How to Buy a New Car in 8 Steps

Follow our step-by-step guide to pick the right new car for you and get the best deal possible.
Benjamin Din
Philip Reed
By Philip Reed and  Benjamin Din 
Edited by Julie Myhre-Nunes

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Buying a new car can be a daunting process — from trying to get the best deal to avoiding unwanted upsells.

Doing it during a pandemic doesn’t help either. Supply chain disruptions and a lack of semiconductor chips have led to inventory shortages and rising prices. You may not be able to find the model you want in stock, and it could take months for it to arrive. If you need a car now, it’s worth considering buying a used car — a similar but often more involved process.

To avoid common car-buying mistakes in the current market, there are some tried-and-true steps you’ll want to follow, such as determining how much you can afford to spend, which car you want to buy and the true market value (what other people are paying) for that car in your area.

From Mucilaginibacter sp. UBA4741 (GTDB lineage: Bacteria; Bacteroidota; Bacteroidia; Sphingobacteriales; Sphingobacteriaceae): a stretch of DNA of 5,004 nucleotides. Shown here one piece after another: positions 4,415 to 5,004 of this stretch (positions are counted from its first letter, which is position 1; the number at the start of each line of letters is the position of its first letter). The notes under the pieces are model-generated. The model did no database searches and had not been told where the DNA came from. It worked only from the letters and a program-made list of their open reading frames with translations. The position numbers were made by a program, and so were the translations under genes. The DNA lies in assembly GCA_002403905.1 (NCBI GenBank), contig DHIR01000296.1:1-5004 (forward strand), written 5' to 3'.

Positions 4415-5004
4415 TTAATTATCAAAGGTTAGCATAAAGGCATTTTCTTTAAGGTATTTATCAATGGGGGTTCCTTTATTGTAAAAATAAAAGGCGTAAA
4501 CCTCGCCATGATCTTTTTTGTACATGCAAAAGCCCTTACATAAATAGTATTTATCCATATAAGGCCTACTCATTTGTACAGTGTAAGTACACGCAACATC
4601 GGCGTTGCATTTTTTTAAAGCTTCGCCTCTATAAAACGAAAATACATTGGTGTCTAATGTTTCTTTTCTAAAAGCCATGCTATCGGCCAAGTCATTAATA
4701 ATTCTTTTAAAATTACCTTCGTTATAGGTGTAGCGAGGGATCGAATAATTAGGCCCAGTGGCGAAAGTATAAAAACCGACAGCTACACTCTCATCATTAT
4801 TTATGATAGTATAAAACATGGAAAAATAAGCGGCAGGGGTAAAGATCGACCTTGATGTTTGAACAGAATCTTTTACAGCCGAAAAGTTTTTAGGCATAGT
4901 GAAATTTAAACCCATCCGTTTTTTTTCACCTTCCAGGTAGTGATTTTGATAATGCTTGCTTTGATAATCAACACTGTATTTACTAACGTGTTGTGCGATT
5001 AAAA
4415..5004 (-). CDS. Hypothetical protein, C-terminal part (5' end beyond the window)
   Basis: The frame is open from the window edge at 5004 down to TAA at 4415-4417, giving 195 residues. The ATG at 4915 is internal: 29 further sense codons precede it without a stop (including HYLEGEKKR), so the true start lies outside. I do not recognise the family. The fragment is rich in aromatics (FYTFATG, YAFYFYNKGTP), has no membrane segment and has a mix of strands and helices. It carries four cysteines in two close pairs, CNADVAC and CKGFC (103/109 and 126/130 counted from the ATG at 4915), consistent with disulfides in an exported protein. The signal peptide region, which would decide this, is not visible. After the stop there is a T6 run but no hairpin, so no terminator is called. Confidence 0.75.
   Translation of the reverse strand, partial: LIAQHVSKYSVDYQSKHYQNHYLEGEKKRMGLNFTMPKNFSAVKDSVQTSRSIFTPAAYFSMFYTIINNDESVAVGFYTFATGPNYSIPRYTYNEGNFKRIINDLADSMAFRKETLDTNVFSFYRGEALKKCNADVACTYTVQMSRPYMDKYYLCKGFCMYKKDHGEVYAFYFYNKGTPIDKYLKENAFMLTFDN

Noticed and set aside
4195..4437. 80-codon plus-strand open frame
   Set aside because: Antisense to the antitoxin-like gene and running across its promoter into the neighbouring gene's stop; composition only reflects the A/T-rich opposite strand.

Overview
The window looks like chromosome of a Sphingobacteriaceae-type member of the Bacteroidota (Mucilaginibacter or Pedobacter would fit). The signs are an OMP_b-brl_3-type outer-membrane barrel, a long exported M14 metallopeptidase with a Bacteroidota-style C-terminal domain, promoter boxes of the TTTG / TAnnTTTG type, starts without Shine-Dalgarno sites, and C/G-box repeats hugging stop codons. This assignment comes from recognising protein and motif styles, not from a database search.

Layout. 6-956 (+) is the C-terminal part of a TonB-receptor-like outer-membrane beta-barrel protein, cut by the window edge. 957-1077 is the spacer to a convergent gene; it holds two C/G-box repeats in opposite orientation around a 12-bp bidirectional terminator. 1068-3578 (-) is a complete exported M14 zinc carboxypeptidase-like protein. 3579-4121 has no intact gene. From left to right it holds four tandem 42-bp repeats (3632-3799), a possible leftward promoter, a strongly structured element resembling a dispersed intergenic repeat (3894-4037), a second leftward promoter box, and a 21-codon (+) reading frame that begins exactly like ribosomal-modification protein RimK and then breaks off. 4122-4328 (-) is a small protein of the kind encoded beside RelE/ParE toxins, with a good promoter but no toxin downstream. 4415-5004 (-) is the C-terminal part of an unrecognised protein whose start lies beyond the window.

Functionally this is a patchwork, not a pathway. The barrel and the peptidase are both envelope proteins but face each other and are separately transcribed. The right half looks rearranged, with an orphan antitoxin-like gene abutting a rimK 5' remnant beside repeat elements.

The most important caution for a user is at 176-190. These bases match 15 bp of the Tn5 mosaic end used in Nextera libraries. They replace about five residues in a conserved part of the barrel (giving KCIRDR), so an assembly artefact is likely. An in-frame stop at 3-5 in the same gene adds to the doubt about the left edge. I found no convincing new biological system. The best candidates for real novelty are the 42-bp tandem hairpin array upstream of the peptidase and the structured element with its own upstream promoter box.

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1. Set your budget

Start by deciding if you want to pay cash, take out a loan or lease your new car.

Paying cash makes your budgeting process pretty simple, but don’t spend all your savings. And remember that you will also have to pay sales tax, registration and insurance.

Taking out an auto loan is the most common option, but make sure to research financing ahead of time — this will help you get the best deal during the negotiation process. Use a car payment calculator to figure out the right monthly payment for you.

Here are some helpful tips if you want financing:

  • Check your credit score. If you need to build your credit, consider waiting until your score will let you get acceptable financing terms.

  • If your credit score looks good, apply to get preapproved for an auto loan. If the dealer can beat the rate and terms, take that loan — but give them something to beat.